Home Insurance Disability Insurance – What It Covers and When to Get It

Disability Insurance – What It Covers and When to Get It

Disability Insurance – What It Covers and When to Get It
Disability Insurance – What It Covers and When to Get It

Disability insurance is an income replacement insurance policy which is dispensed to you if you are injured or too ill to return to work. It’s the only insurance available which keeps all other assets protected. Without insuring your income, any investments and/or insurance you have been contributing to for possibly many years will no longer have a source of funding for their upkeep. There is potentially a risk you could lose not only your home, but your car, insurance plans and any ability to plan or fund your retirement.

From accumulating assets to long-term financial plans, you have worked hard as you have gone through life. Have you given any thought to how you are going to keep these assets as well as your long-term plans if your income source is no more? Any disability programs offered from the government don’t necessarily get awarded to everyone in the event of disability. With strict requirements, averages of one third of all cases are approved. With the ability to structure, your disability insurance covers either partial or total disabilities for either short or long term. It’s essential to make sure you have the right coverage just in case.

Prices for disability insurance can vary greatly. Unless you have the opportunity to get insured through an employer, it could get pricey. You can estimate 1 to 3 percent of your annual income. This cost will depend on several factors, including your choice of policy, your type of employment, your health condition, and your age. Whether or not you smoke is also a factor.

If you don’t need immediate payments of your disability insurance following a disability (due to reception of workers’ compensation or employee benefits), you could save quite a bit of money on your premium by choosing to wait for reception of your disability payments.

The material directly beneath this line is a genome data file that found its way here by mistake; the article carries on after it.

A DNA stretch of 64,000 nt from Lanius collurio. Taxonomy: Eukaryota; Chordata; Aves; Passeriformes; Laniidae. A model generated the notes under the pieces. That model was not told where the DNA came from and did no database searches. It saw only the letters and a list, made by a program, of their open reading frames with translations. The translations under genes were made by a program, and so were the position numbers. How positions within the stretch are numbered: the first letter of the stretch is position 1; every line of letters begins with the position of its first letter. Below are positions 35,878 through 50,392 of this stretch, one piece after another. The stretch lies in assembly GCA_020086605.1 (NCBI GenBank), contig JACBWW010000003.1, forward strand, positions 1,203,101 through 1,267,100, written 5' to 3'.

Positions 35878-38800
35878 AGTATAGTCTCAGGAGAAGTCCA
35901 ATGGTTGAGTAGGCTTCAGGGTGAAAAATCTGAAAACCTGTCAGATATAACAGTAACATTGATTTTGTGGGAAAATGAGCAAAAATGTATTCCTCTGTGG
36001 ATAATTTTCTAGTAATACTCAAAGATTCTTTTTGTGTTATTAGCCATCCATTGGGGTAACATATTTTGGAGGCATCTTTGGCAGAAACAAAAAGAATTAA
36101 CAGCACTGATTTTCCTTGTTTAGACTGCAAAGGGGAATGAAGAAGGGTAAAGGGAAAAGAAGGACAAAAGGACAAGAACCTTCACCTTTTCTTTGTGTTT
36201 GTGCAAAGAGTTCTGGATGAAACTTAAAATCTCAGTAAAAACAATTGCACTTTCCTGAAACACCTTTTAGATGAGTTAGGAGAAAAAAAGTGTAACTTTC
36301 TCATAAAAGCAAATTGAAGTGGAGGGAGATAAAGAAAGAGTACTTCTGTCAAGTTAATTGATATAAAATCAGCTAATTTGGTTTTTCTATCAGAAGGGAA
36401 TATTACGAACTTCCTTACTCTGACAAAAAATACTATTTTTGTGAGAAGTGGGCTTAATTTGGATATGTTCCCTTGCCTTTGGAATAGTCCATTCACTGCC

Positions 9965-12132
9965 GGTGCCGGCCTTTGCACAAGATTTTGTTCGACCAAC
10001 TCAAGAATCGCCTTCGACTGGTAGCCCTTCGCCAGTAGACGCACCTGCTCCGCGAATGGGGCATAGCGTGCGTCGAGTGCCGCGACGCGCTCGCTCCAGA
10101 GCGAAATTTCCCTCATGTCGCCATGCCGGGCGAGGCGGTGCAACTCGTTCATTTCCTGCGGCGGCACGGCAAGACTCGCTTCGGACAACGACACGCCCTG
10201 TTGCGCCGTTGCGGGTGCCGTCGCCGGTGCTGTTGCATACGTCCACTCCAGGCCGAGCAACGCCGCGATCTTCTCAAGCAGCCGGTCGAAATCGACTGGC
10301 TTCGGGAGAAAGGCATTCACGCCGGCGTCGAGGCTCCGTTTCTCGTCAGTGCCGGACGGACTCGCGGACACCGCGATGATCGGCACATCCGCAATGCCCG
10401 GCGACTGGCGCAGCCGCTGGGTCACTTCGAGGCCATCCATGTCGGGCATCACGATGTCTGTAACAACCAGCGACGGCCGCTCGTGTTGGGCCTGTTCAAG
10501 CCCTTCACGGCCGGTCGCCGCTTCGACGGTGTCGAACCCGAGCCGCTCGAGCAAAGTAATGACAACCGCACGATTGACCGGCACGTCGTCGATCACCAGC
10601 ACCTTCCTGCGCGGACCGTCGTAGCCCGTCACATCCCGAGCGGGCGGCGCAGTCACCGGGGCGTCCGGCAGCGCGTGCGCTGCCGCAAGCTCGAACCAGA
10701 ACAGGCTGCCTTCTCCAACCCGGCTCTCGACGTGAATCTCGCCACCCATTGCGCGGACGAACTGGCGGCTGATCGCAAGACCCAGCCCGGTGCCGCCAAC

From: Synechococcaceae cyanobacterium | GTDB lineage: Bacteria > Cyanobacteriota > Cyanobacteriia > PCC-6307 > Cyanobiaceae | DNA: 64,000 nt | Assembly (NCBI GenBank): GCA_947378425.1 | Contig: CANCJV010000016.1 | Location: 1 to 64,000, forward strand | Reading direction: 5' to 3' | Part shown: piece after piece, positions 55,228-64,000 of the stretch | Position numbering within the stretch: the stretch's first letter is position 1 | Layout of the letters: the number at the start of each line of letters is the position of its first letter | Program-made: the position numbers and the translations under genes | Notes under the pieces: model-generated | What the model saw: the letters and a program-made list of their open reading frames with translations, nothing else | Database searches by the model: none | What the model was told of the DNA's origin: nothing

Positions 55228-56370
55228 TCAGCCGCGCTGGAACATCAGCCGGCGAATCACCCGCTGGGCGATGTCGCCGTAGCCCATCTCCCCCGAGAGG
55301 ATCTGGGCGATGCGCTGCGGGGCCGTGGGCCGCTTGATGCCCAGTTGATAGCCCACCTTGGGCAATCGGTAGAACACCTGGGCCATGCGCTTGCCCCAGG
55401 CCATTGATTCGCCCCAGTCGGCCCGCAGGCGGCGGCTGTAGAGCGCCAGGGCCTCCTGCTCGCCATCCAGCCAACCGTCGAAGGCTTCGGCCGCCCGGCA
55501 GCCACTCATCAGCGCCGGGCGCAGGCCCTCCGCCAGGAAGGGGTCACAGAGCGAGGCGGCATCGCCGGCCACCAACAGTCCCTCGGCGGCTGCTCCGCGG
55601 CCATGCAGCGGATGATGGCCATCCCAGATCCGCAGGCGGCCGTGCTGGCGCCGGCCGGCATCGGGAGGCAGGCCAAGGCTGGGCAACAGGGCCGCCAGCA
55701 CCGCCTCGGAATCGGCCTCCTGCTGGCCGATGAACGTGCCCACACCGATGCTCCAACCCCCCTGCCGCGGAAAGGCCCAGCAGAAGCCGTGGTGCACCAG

You can choose either a traditional fixed-premium policy, or one similar to term life insurance plans. These are called annually renewable disability income policies. This type provides you with affordable options, with premiums rising in price minimally each year. With either of these plans, you determine the monthly payment in order to receive appropriate insurance – typically an amount around 60 percent of your earnings. Following this, if you become disabled, those payments will be returned to you.

When considering the purchase of a disability policy or when reviewing a current one, the main objective is to adequately cover your monthly expenses. Some individuals choose to insure their entire income, even though it may be higher than their respective expenses. This ensures there is enough money being received to cover your assets.

A good policy will always take into consideration inflation and its impact on your monthly benefit on a long-term basis. Always verify the possibility of adding an inflation rider to your policy.

There comes a time to realize that not all disabilities are equal. The majority are partial disabilities which decrease the amount of time you are able to work, but allow you to work at least part time. A perfect example of this is Multiple Sclerosis, which is a disease of many faces. Always look for a residual disability rider to ensure a partial benefit will be paid if you are partially disabled.

One way some insurance companies save money on policies is through their definition of disability. If your policy reads “any occupation” this could result in you having to return to any position, even if it’s not your own. A policy stating your “own occupation” is something you need to look for when choosing an insurance plan.

There are a wide range of questions and verifications which need to be addressed before committing to any one particular disability insurance policy. If you plan for this potential need ahead of time, you can shop around for the policy which best fits your needs, as well as your pocketbook.


  1. Our credit files are maintained by credit reporting agencies, also known as credit bureaus. In the United States, there are three agencies that keep track of everyone’s credit: TransUnion, Experian and Equifax. Creditors use information provided by these agencies to determine a borrower’s creditworthiness.


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